CHICAGO - An Indiana House committee voted 8-5 late Tuesday in favor of a measure that would end most abortions. The committee amended a Senate bill calling for a near total ban on the procedure.
As amended, the proposal would still treat abortion as a level five felony — punishable by up to six years in prison — except in cases of rape, incest or to save the life and health of the mother. In those instances, abortion would be allowed only up to 10 weeks into a pregnancy.
Leaders of the Indiana State Medical Association said doctors still fear emergency decisions while treating pregnant patients could put them behind bars.
"We believe that we are still potentially exposed to criminal prosecution under this current bill. And, as such, we are very concerned that this will lead to fewer physicians willing to practice within this state," Dr. Daniel Elliott, an emergency room physician in Indianapolis, told the House Courts and Criminal Code Committee.
Other doctors testified that a recent survey of 300 Indiana physicians in training found 80% less likely to practice in the state if an abortion ban were approved. Pro-life activists dismissed that as scare talk, saying it's past time for the Republican super-majorities in the legislature to deliver on decades of promises.
Chrystal Sisson, an anti-abortion activist, urged a total ban on the procedure.
"I expect that every Republican in here will do their best to abolish abortion," Sisson said.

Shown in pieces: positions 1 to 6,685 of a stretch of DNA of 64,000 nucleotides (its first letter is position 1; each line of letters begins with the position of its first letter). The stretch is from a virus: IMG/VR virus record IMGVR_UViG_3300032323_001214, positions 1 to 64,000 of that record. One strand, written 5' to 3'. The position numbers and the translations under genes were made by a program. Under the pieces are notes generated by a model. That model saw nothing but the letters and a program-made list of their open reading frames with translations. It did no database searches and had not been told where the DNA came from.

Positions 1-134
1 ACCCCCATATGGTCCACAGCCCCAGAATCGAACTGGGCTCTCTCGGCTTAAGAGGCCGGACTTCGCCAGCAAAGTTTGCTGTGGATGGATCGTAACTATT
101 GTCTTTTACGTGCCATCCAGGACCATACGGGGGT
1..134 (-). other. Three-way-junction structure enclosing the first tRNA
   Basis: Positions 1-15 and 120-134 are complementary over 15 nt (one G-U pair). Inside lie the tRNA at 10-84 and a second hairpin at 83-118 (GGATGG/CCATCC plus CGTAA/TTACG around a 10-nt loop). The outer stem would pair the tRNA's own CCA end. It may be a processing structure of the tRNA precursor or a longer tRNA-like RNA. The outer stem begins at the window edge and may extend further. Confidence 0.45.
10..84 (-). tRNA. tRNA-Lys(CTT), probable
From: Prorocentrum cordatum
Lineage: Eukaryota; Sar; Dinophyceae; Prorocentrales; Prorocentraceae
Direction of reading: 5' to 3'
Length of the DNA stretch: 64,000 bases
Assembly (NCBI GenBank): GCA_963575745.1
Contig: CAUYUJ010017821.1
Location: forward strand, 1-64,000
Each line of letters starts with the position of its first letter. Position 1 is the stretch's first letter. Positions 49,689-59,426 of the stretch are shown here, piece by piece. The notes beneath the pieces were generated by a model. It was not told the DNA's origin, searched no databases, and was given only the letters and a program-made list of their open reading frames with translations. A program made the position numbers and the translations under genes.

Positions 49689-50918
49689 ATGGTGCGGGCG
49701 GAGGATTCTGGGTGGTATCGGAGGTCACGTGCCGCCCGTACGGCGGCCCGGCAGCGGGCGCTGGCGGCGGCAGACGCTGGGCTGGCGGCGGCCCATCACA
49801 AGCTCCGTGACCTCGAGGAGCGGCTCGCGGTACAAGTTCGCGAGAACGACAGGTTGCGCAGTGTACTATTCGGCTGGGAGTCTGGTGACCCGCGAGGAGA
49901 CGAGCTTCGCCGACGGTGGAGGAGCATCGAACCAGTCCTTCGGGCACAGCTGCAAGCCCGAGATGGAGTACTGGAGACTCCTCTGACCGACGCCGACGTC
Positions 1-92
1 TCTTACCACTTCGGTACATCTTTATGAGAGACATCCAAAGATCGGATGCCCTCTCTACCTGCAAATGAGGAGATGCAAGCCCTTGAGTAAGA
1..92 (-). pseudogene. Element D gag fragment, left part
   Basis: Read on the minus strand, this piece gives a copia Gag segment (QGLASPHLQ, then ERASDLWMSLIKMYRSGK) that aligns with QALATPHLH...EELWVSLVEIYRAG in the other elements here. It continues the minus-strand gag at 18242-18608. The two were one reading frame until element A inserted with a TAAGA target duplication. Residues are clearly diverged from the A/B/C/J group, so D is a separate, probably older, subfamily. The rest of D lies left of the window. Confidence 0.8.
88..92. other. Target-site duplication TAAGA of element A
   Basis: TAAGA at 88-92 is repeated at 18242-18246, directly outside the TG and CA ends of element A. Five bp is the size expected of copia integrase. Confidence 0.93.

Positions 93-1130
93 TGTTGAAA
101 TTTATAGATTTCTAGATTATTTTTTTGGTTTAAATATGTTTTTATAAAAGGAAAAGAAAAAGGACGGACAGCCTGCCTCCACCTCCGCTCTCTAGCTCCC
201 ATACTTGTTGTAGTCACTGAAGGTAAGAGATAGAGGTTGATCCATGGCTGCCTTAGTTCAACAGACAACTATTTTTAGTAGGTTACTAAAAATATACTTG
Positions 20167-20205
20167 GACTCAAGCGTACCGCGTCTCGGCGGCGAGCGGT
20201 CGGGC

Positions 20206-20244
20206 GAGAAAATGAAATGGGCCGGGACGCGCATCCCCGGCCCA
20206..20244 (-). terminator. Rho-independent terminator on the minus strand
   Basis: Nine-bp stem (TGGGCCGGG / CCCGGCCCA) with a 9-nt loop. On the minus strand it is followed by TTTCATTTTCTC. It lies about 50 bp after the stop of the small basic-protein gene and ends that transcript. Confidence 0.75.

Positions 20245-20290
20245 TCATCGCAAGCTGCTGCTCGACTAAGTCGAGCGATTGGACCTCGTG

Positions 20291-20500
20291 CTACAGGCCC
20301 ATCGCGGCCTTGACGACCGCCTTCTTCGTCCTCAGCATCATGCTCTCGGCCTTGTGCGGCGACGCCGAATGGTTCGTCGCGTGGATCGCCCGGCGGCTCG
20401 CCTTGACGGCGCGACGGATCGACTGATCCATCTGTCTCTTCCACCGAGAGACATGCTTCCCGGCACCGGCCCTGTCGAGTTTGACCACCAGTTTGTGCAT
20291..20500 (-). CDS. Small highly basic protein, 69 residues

Some vowed to unseat Republican lawmakers who voted for anything other than a total ban.
David Mervar, an anti-abortion activist who addressed the committee in a red cap emblazoned "MAGA," urged the committee, "Let's end abortion in Indiana. Let's end it!"
The House version limits the procedure to hospitals, surgical centers and birthing centers. It would be banned at what Indiana law currently defines as abortion clinics, including those run by Planned Parenthood. Such clinics performed 98% of Indiana’s abortions last year.
The Indiana House voted to reconvene Thursday at 8 a.m. Chicago time. The only remaining question appears to be how strict Indiana’s new limits on abortion will be.
Also on Tuesday, the U.S. Department of Justice filed a lawsuit to block a new anti-abortion law in Idaho.
"Idaho’s law violates the supremacy clause of the United States Constitution," said U.S. Attorney General Merrick Garland.
The DOJ has weighed in with its interpretation of federal law requiring hospitals to perform abortions if that's what's needed to preserve the health or life of a pregnant woman.
"Although the Idaho law provides an exception to prevent the death of a pregnant woman, it provides no exception for cases in which the abortion is necessary to prevent serious jeopardy to the woman's health," Garland said.
The Idaho law is scheduled to take effect on Aug. 25.
The Biden administration's lawsuit makes it more likely the issue could soon be in front of the U.S. Supreme Court.